Review: Summer Lover by B.G. Thomas
Rating: 4.5 stars
B.G. Thomas has a definitive style of writing. His characters are often wounded, angry, and rarely come at life from a place of acceptance for who they are. That lack of acceptance is often internal, plaguing the individuals and preventing them from not only finding love, but from truly loving themselves.
Scott Aberdeen knew from a very early age that he was smarter than his parents. He also learned that when he was finally able to understand his own sexuality that the God he had been spoon-fed since birth was not real and not on his side. Bigoted and cruel parents who refused to see their son, but rather only an “abomination,” solidified for Scott that he was alone with no one to rely on but himself.
Now, as an adult, Scott is bitter and angry. He mocks his friend Wyatt and what he calls his “witchy woo woo” camp where gay men gather each summer to discover their queerness and celebrate their history. But, the camp is much more than that as Scott will soon come to discover. Along with Wyatt, two others make up the “Fab Four” who gather once a month at one another’s home. Asher, the gorgeous movie star wanabee is both a bit of a skeptic and also very intuitive. And then there is Sloan. Sloan is the man who Scott has had a ten-year-long crush on, believing himself in love with the kind hearted man who is currently involved with a man who has just come out of the closet after years of marriage.
Summer Lover is best looked at in two parts: pre-Sloan and post-Sloan. For you see, Scott cannot move forward in his life without releasing his hold on Sloan—he is trapped in an endless cycle of unrequited love and so seeks to find it in every other man he meets. Scott has a tendency to fall in love without really knowing what love is, for one cannot love another person without first loving himself. After two disastrous online hook ups that leave Scott more convinced that the “God” of the common masses is nothing more than a heartless figment of his parent’s bigoted minds, Scott is desperate to fall in love. He doubts his own appeal so much that he hides it behind expensive trappings, from designer hair care products to an expensive car, all of which he can barely afford.
When Scott finally hits rock bottom and is forced to take a vacation from his job due to his inattentiveness to detail, he finds himself agreeing to go to Wyatt’s camp with yet another man he is so sure will be the one who will finally love him. How Scott eventually ends up at the Heartland Men’s Festival with Wyatt and begins a journey that will lead him to an amazing place of self-love is the post-Sloan section of the book, and this is where the action really takes off. Now Scott must either embrace hard truths about himself and by doing so, finally learn to love himself, or remain locked in a cycle of self-loathing, empty relationships and bitterness.
Summer Lover was more than just a nice story that continued where the first in this series left off. Yes, it was nice to revisit these characters who had initially been introduced in Spring Affair, but it was really Scott who this book focused on and his journey was nothing short of life-changing. The eclectic and amazing secondary cast of men we meet at the Camp, along with the tender and stunning Cedar Carrington, really made this novel shine in ways that were totally unexpected. To be honest, I was worried at the onset of this novel. Scott was so whiny, so negative. He continually ran a subconscious dialogue about religion and how it had ruined his life. Every interaction he had seemed to revolve around the existence or non-existence of a high power. At one point, I began to despair that the novel would never move beyond this theme. Then author B.G. Thomas worked his magic and made this story so much more than just a diatribe against organized religions. He made it about the men who struggle each day with the pain and joys of being gay. He revealed the hurts and loves of men who are so often marginalized by a rigid society that uses a twisted form of a higher power to condemn those who simply want to live their lives in peace.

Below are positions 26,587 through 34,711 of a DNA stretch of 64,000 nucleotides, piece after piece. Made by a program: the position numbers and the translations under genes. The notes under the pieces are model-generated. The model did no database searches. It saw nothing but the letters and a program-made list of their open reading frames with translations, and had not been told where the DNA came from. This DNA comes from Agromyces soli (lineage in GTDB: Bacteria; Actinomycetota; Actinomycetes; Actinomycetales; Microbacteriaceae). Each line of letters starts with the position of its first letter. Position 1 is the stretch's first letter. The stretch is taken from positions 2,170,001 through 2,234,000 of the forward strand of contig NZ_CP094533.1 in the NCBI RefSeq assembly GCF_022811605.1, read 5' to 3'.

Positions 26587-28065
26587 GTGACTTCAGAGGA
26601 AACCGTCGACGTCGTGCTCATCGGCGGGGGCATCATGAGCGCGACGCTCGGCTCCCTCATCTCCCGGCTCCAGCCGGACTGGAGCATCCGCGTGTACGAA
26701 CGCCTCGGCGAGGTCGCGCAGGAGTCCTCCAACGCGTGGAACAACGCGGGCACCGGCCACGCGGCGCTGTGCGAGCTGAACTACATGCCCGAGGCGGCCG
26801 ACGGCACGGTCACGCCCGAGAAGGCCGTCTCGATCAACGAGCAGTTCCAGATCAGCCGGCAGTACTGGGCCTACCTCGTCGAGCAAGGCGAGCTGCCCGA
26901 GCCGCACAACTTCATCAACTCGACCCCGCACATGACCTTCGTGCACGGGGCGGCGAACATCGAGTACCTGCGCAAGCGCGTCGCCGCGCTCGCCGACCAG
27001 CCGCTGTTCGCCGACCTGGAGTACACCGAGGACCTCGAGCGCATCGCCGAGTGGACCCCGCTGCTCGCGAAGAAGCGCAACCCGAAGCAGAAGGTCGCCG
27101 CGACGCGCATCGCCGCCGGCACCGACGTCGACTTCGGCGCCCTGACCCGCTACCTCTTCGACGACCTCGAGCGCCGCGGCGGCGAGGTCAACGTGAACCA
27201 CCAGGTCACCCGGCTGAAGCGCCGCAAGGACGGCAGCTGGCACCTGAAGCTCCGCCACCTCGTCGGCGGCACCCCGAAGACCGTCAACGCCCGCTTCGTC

Over and over in this “post- Sloan” portion of the novel, Scott is confronted by his own self-worth, his internal and external beauty. Cedar, a wounded man himself, who has made the road his home because of a tragedy he cannot get beyond, is the key to unlocking Scott’s self-imposed prison. These two men meet and their lives explode as their growing love becomes the catalyst to healing.
Summer Lover is a novel that not only allows for something greater than ourselves, but encourages us to see the potential that exits within each of us. The story leads us by the hand and reminds all that we are perfectly made and no matter whom we love, the simple act of loving is a miracle in itself and should be treated as such. Despite a slow start, this novel is a force to be reckoned with and a journey that each of us must one day make. I highly recommend Summer Lover to you.
A review copy of this book was provided by Dreamspinner Press.